Hub of the wheel at UND Army ROTC

UND Aerospace dedicates newest helicopter to Trudy Soli – Army ROTC admin officer, student advisor and MVP

Trudy Soli, administrative officer for UND’s Army ROTC program, stands by the new R44 helicopter that UND Aerospace recently numbered in her honor . The ’86’ in the aircraft’s registration number refers to Soli’s 1986 start date at UND, and the ‘TS’ are her initials. Photo for UND Today by Wes Van Dell.

When Lt. Col. Jason Mathre learned he’d be coming to Grand Forks to lead UND’s Army ROTC program, he mentioned the news to a fellow officer.

“He’s a full-bird colonel now in the Army,” Mathre said. “And when he found out I was going to be the professor of military science here, he said, ‘Talk to Trudy Soli! She was there when I was there, and she’s a key person who really helps make the ROTC program work.’

“And he was absolutely right,” Mathre said. “She’s amazing.”

Last week, UND Aerospace got a chance to tell Soli how amazing, when it surprised her with a ceremony dedicating a new helicopter – one that’ll be used extensively by ROTC cadets, among other aviation trainees – in her honor.

For more than 30 years, Soli has served as the administrative officer and academic advisor for UND’s Army ROTC program. For that service and for Soli herself, the tail number of the new, blue R44 helicopter now stands as a permanent salute. The tail number is N 586TS, with “86” referring to Soli’s start at UND in 1986, and “TS” being her initials. (“N” is the standard U.S. registration prefix, and “5” notes that the aircraft is UND’s fifth R44.)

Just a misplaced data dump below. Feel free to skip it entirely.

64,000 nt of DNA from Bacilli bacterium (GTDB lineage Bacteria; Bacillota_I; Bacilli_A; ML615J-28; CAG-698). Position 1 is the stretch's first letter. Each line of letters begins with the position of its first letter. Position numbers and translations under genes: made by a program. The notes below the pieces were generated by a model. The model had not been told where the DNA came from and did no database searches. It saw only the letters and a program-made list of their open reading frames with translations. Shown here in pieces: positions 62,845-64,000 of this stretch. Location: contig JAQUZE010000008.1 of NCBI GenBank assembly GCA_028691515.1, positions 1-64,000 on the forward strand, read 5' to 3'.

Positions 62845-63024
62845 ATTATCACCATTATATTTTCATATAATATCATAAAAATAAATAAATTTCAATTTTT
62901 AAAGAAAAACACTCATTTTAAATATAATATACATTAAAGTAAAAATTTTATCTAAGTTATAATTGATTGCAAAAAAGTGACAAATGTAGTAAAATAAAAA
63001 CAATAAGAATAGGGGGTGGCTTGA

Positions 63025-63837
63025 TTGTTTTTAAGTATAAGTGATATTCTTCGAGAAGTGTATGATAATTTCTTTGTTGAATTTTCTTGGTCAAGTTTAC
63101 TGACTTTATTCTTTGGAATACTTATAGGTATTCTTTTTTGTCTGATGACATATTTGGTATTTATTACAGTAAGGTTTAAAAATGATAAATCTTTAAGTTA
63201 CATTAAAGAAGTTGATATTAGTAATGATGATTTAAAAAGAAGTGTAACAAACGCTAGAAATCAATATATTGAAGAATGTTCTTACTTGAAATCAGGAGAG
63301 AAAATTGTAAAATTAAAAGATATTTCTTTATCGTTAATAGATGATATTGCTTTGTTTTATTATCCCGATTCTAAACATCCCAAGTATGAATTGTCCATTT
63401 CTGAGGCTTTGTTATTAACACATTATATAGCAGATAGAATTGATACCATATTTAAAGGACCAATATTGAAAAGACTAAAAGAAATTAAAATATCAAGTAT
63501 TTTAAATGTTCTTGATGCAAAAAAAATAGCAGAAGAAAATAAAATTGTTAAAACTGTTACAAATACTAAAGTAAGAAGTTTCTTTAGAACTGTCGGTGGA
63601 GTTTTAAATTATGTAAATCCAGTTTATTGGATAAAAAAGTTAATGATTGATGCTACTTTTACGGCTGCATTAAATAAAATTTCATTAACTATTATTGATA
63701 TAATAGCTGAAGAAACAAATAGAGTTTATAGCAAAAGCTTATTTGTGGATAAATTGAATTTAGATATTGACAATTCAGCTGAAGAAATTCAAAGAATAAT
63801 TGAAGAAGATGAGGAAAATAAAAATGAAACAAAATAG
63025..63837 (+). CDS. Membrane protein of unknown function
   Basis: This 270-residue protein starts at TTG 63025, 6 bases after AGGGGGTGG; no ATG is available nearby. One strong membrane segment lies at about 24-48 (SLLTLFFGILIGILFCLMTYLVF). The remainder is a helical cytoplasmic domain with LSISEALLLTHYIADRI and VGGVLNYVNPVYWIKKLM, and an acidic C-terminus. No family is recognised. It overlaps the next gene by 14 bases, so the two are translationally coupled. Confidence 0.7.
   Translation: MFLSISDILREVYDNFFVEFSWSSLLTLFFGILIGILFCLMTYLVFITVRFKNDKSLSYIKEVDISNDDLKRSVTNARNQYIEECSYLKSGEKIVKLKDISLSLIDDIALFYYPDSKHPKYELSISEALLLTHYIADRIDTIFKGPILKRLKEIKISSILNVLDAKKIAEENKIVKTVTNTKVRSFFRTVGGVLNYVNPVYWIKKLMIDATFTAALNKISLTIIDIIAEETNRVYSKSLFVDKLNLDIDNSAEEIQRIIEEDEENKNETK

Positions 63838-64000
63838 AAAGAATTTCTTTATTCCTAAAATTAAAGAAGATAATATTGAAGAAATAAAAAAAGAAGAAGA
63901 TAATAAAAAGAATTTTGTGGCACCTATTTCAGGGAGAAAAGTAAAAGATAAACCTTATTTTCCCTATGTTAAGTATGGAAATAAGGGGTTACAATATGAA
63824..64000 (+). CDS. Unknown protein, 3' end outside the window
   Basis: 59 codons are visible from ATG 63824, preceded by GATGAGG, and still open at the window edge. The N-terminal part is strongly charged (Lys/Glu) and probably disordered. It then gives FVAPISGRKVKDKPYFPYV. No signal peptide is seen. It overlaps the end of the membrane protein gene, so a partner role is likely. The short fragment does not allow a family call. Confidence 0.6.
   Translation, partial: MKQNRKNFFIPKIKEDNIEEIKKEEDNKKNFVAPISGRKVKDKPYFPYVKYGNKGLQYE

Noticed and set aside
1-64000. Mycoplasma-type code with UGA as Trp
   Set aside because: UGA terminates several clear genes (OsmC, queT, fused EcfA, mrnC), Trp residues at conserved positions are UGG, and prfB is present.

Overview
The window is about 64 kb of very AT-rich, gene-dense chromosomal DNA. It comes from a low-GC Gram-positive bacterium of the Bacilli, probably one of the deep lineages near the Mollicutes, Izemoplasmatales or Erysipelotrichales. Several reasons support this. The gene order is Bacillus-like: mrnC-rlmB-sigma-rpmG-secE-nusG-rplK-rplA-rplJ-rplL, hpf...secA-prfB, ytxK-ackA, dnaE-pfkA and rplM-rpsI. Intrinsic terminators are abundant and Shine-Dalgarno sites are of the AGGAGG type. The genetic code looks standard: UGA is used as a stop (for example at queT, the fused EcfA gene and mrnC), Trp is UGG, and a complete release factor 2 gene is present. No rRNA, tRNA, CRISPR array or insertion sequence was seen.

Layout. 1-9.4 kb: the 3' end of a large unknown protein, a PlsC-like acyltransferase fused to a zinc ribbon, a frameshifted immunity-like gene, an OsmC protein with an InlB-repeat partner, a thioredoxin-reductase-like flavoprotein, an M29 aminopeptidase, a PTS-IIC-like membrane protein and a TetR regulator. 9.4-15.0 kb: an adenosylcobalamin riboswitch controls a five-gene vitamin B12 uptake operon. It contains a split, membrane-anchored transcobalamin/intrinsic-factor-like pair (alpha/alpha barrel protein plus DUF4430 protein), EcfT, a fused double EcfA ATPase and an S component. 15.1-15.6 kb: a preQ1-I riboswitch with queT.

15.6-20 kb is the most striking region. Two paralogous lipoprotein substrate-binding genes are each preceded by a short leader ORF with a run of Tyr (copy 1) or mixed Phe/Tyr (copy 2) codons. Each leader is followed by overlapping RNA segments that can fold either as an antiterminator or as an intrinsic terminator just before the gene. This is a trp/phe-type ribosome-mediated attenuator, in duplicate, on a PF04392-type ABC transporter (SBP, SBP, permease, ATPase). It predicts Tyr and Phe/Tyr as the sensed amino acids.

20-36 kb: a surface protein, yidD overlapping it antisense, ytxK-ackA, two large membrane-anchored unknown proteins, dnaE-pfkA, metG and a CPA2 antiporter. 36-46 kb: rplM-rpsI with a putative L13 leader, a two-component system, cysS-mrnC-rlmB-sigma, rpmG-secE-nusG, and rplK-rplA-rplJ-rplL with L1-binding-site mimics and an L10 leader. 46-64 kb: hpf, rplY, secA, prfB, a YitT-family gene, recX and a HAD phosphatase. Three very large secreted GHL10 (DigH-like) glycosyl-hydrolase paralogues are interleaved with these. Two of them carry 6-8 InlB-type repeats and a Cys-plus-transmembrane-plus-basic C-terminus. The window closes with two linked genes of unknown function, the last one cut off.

The May 26 dedication started with Soli getting a ride in the aircraft, which was piloted by Fred Kitko, assistant chief flight instructor for helicopters. Then after the flight, the aircraft bearing Soli and Kitko approached the James C. Ray Hangar at GFK.

The hangar doors rolled open, revealing a crowd of 40 gathered inside, to Soli’s surprise. The crowd burst into applause.

At the James C. Ray Hangar at Grand Forks International Airport, a crowd of dignitaries and well-wishers awaits Trudy Soli’s approach on May 26. Having just completed a helicopter ride, Soli and pilot Fred Kitko are in the blue R44 helicopter just outside the hangar doors. Photo for UND Today by Wes Van Dell.

A program mainstay

“I want to welcome all of our friends and family and special guests who are here,” said Robert Kraus, dean of the John D. Odegard School of Aerospace Sciences, to the group as Soli joined them, wiping her eyes.

Robert Kraus

“We’ve got the Military Affairs Council from Grand Forks, we’ve got our ROTC commanders, we’ve got everyone here. It’s a great turnout for a special occasion, which is to recognize a very special employee of UND.”

Wes Van Dell, chief flight instructor for the Aerospace School’s helicopter department, spoke next.

“Trudy is really a mainstay of the Army ROTC department, and has been the main connection between that program and UND Aerospace for the last 35 years, through all the iterations of the Army flight training program,” Van Dell told the crowd.

“She’s been the rock that all of the cadets have depended on, as has Aerospace management as well in working with her. … We still get Army aviators coming back, you know, 30 years later, and their first stop is always to go see Trudy.

“It’s a testament to the care that she puts into her job, over such a significant portion of time,” Van Dell said. “And it’s a testament to her character.”

Vote was unanimous